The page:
I grinned, knowing she didn't only mean back in town. "It's kind of nice to be back, you know?"
As I stepped away from her, Pinako's smile slowly began to fade as she looked the two of us over. Her eyes darted around the room, as if searching for something. A frown grew on her face as she looked at me, a serious gleam in her tired eyes. She looked almost…afraid? She slowly opened her mouth to speak, her voice soft. "Where's—"
"So what's this about you closin' up shop?"
All three of us jumped at the sound of a fourth voice. Instinctively we all turned to the doorway, to see Edward standing there with his arms folded across his chest, leaning against the doorframe.
Rather than address his question, Pinako strode right up to him, pulled a rusted metal wrench from her white apron, and mercilessly smashed him on the head with it. I flinched as he cried out in pain, both hands flying to his head to clutch the rapidly-forming bump just above his left temple.
"WHAT THE HELL WAS THAT FOR?!?" Edward exclaimed as Pinako calmly stowed the wrench back in her apron pocket.
"For being selfish and making me worry like that," she answered, dusting her hands off. "Why didn't you show up with Winry and Alphonse? For a second there, I thought you were—" She cut off abruptly, breaking her eyes away from Edward's, which had widened almost apologetically as he realized what she was referring to. "Never mind. Now what were you saying when you came in?"
"Right…" my brother mumbled as he walked into the living room and sat down on the sofa. Winry stood behind it and made to inspect the spot where her grandmother had hit him, but he waved her off. So with a neglected huff she sat beside him instead. "What's with that sign out front?"
Pinako sighed, dropping herself into an armchair which was so comically large for her it made her look even smaller than usual. "It's just what it says. The shop's going out of business."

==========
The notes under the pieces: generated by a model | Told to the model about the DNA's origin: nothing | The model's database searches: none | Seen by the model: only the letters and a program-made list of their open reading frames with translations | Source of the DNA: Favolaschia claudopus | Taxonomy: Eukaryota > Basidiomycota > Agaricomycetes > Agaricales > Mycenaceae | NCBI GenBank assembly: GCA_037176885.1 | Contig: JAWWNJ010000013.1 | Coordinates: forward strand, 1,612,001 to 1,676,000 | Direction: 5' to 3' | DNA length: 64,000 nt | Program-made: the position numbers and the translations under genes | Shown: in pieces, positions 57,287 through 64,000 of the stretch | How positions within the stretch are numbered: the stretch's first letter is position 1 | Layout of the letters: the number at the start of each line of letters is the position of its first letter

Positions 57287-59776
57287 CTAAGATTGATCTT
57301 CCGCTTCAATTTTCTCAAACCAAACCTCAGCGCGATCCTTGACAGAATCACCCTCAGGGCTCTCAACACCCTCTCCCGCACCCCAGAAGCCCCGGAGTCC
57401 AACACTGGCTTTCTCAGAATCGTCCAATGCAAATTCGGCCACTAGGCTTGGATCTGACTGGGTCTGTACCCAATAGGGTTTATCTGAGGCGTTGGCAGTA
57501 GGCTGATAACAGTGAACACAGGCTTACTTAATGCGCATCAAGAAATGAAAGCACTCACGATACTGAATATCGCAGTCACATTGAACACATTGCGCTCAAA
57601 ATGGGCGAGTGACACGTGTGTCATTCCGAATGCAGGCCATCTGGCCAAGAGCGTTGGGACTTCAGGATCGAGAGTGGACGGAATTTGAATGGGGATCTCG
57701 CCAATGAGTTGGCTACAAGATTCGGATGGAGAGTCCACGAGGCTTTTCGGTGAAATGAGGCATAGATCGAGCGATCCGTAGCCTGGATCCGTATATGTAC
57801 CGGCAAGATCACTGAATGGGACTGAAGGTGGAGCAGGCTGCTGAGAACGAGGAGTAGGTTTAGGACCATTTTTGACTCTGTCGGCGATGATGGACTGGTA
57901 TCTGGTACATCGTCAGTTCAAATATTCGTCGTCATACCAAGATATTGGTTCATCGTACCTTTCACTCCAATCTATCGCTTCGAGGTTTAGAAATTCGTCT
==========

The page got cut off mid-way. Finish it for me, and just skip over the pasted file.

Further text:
"But why?" I asked, taking a seat on the other oversized armchair. "I thought you loved being an automail mechanic."
"I do, Alphonse," she answered, a hint of sadness hidden in her voice. "Ever since I was a little girl. I could even use a screw driver before I could walk. But I've decided that it's finally time to close up shop." She paused and looked sideways out the window, admiring the countryside. "With the civil war over, the town's quieted down considerably. War is a terrible thing, but it was what kept my business going all these years. You understand, I'm sure. War brings injury, loss. And that was where my mechanic's business came in handy. But now, there's no more war. And with no war, there's no real need for automail."
"But… What about that kid Greg in town?" Edward protested, clearly not agreeing with Pinako's opinion. "What about what happened to him? He got hurt, right? So what about situations like that, people like him? People like…me?"
Pinako looked down at her hands clasped together in her lap, a frown on her face. "What happened with Greg was an accident. Things like that don't happen very often, especially in small towns like Risembool." She raised her head to look at Edward, who was watching her with wide eyes, almost pleading with her. "And let's face it, Ed. You were an even more special case."